A 45-bedroom mansion that had belonged to former Lebanese Prime Minister Rafik al-Hariri
A 45-bedroom mansion that had belonged to former Lebanese Prime Minister Rafik al-Hariri in Knightsbridge, LondonReuters

The proposed 'mansion tax' on UK houses worth £2m (€2.79m, $3.02m) and above would hurt overseas investments in real estate, shaving off a sizable chunk from the the UK's economy, according to industry experts.

The controversial proposal by the Labour party has received widespread media attention.

The tax would mean owners of properties worth £2m-£2.5m would pay £2,000 per year; £2.5m-£3m would pay £3,500; £3m-£4m paying £5,000; and properties worth £4m and over would pay £9,000 a year.

Responding to IBTimes UK, Ed Mead, executive director at real estate agent Douglas & Gordon, said threats to the top end of the UK's property market, such as the mansion tax, have caused a collapse in property demand ahead of the general election on 7 May.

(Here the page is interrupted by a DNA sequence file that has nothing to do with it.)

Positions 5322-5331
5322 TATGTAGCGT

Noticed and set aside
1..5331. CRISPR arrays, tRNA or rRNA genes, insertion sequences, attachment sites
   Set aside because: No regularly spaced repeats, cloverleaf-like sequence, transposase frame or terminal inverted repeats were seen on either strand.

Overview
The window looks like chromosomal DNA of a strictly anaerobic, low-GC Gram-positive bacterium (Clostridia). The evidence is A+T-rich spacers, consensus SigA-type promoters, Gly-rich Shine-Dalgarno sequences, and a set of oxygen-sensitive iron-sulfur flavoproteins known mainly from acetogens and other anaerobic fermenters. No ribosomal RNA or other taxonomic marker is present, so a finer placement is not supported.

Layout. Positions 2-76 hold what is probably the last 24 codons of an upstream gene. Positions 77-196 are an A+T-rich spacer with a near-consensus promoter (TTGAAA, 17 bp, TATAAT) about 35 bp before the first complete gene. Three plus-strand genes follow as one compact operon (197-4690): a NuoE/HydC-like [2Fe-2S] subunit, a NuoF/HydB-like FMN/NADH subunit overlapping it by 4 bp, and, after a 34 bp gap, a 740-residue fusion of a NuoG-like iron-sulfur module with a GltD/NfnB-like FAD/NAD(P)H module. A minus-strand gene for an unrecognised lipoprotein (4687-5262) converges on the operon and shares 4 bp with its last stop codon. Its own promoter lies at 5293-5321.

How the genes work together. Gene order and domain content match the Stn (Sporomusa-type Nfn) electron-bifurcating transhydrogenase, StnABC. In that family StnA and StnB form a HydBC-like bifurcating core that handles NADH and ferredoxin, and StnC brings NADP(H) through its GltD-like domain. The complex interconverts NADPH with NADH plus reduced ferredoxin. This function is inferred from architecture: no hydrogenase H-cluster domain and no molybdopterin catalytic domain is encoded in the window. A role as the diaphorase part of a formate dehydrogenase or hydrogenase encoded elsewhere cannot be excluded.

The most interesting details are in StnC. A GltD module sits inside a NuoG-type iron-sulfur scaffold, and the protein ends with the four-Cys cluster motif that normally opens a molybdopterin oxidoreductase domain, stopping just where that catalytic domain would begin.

Research shows that property prices in London increased during the 12 months preceding five out of the last eight general elections.

Rich make easy targets

"Whilst the rich are easy targets for political parties looking to win votes, it's necessary to remind ourselves that the wealthiest 1% pay 27% of the taxes," Mead said.

"London is unique in that the market works from the top down with people aspiring to live in bigger houses, not because they need to but because they want to. Choke off demand and activity at the top end and it affects the whole market."

He added that the property sector, with the plethora of attendant services, amounts to about 10% of the UK economy.

A December 2013 report in Financial Times shows that those who own houses worth about £5m spend £2m-3m in the economy every year and those in £15m houses about £5m.

"Lose them and you lose a large chunk of the economy. Squeezing the rich is a dangerous game and as someone who remembers the rancorous feel of the late 1970s this has a remarkably similar feel," Mead said.